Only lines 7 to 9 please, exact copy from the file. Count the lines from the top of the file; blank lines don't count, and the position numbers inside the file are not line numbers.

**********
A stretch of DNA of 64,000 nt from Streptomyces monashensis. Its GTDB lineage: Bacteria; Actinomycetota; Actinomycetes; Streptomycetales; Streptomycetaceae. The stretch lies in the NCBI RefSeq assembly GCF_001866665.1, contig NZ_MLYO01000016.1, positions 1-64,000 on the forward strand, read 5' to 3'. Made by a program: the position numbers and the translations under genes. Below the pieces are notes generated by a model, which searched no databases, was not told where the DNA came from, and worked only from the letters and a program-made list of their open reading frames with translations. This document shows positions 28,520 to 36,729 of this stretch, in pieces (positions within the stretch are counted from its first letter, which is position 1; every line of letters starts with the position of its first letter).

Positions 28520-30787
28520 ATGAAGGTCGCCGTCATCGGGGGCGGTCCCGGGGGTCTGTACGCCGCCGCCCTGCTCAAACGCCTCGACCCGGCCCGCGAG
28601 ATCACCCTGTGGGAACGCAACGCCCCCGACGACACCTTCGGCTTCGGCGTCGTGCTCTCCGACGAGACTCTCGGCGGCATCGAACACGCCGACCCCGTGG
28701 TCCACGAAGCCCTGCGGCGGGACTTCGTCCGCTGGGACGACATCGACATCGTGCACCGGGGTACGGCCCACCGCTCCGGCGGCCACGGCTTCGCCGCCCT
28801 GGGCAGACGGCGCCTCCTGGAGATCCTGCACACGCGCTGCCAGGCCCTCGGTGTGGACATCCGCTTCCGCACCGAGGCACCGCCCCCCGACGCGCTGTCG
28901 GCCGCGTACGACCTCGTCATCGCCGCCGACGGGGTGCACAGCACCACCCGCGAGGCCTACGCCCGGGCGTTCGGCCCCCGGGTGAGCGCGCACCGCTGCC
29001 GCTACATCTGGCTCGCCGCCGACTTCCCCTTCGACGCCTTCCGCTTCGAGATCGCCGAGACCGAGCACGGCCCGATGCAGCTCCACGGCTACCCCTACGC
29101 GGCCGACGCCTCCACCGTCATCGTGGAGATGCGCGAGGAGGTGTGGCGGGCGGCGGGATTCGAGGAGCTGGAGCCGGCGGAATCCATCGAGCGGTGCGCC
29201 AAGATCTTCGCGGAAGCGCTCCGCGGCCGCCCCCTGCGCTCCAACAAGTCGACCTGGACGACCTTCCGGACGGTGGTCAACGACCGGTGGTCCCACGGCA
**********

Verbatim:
28901 GCCGCGTACGACCTCGTCATCGCCGCCGACGGGGTGCACAGCACCACCCGCGAGGCCTACGCCCGGGCGTTCGGCCCCCGGGTGAGCGCGCACCGCTGCC
29001 GCTACATCTGGCTCGCCGCCGACTTCCCCTTCGACGCCTTCCGCTTCGAGATCGCCGAGACCGAGCACGGCCCGATGCAGCTCCACGGCTACCCCTACGC
29101 GGCCGACGCCTCCACCGTCATCGTGGAGATGCGCGAGGAGGTGTGGCGGGCGGCGGGATTCGAGGAGCTGGAGCCGGCGGAATCCATCGAGCGGTGCGCC